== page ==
Does adding a new ingredient to a measles, mumps and rubella vaccine increase the risk of brain damage?

WASHINGTON — For decades, most children in the United States have received the measles, mumps and rubella (MMR) vaccine.

Unfortunately, a “newly developed flake” of the diphtheria, tetanus and pertussis (DTP) vaccine used in the country may leave children more vulnerable to brain damage, and many private organizations and medical associations disagree with that health risk assessment.

So what’s the problem? Let’s begin with the logic: In recent years, researchers have noticed that the MMR vaccine cuts the risk of the neurological disease cerebral palsy in half, with no apparent effect on other children. It’s not clear, however, if other childhood illnesses, including pertussis (aka whooping cough), would increase in likelihood if a child gets autism or other intellectual disorders because of a vaccine failure.

In the paper in the journal Pediatrics, the study’s author, Ondrej Slesick, speculated that the addition of a new, “sensitive to brain injury antigen” to DTP may have created some confusion in the brain in those who were vaccinated. (Mumps and tetanus, like measles, are also immune-suppressant drugs.)

Looking at data from 8,483 children, Slesick, a professor at the University of Alberta, identified 11 children who had a history of brain damage from diphtheria and tetanus, but none who had suffered any mumps or whooping cough — suggesting a broad category of children who may be at risk. (Those 11 children appear to be strikingly similar in age, sex and location to other children who suffered neurological brain injuries from certain viral diseases over the prior three decades.)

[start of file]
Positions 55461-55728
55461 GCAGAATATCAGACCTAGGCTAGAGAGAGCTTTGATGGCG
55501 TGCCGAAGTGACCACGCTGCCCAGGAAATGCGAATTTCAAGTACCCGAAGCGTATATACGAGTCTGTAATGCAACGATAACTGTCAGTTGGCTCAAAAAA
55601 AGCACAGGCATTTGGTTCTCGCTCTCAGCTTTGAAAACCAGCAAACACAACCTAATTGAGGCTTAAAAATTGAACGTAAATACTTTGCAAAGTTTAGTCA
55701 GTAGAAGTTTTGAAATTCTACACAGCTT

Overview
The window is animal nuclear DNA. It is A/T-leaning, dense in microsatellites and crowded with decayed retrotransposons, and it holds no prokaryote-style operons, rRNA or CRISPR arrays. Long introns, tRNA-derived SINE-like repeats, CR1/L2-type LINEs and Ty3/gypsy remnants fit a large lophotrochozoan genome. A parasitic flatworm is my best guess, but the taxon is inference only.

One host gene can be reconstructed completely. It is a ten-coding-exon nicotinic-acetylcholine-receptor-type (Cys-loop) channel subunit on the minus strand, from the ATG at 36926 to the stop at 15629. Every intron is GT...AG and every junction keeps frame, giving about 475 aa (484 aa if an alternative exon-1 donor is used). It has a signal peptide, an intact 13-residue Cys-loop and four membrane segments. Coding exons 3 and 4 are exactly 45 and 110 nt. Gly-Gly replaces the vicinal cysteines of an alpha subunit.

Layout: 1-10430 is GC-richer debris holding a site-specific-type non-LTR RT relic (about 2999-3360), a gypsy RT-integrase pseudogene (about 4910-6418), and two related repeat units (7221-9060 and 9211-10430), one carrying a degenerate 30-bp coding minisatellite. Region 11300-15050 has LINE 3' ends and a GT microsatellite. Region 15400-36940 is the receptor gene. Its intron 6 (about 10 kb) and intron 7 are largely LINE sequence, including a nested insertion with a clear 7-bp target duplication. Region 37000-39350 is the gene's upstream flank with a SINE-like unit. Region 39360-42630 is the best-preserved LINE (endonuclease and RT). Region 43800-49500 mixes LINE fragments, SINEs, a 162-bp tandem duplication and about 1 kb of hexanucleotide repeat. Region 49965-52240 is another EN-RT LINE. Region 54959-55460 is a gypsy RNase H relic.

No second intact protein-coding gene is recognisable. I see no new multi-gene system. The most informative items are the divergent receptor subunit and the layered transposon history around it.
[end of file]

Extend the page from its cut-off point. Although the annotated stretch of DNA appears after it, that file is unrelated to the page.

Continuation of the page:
There’s also concern that a very small number of children may have already shown symptoms of a possible underlying brain damage. (That’s why Slesick’s study noted there was no evidence the MMR vaccine had caused the most serious brain injury on record.)

Other researchers have come to the same conclusion after a 2012 measles outbreak in London: “an inadequate safety assessment was made of safety of DTP vaccine.” (Two measles outbreaks in 2014 and 2016 have killed several children in the United States.)

In a 2018 study, Michael Hansen, a senior staff scientist with Consumers Union, which publishes Consumer Reports, expressed concerns that the newly approved DTP vaccine “appears to strengthen the association between autism and mumps-diphtheria-pertussis vaccine … and these findings should lead to a thorough study of the possible links to autism, mumps and pertussis among children.”

In response to questions, several organizations that issued recommendations about the need for vaccines to the U.S. Centers for Disease Control and Prevention released statements noting that “measles-mumps-rubella virus vaccine protects against infection with a robustly covered, four-shot series of vaccines.” They also said the recent paper did not indicate a new “potential link” between autism and childhood vaccines.

Copyright 2019 The Washington Post.

Leave a Comment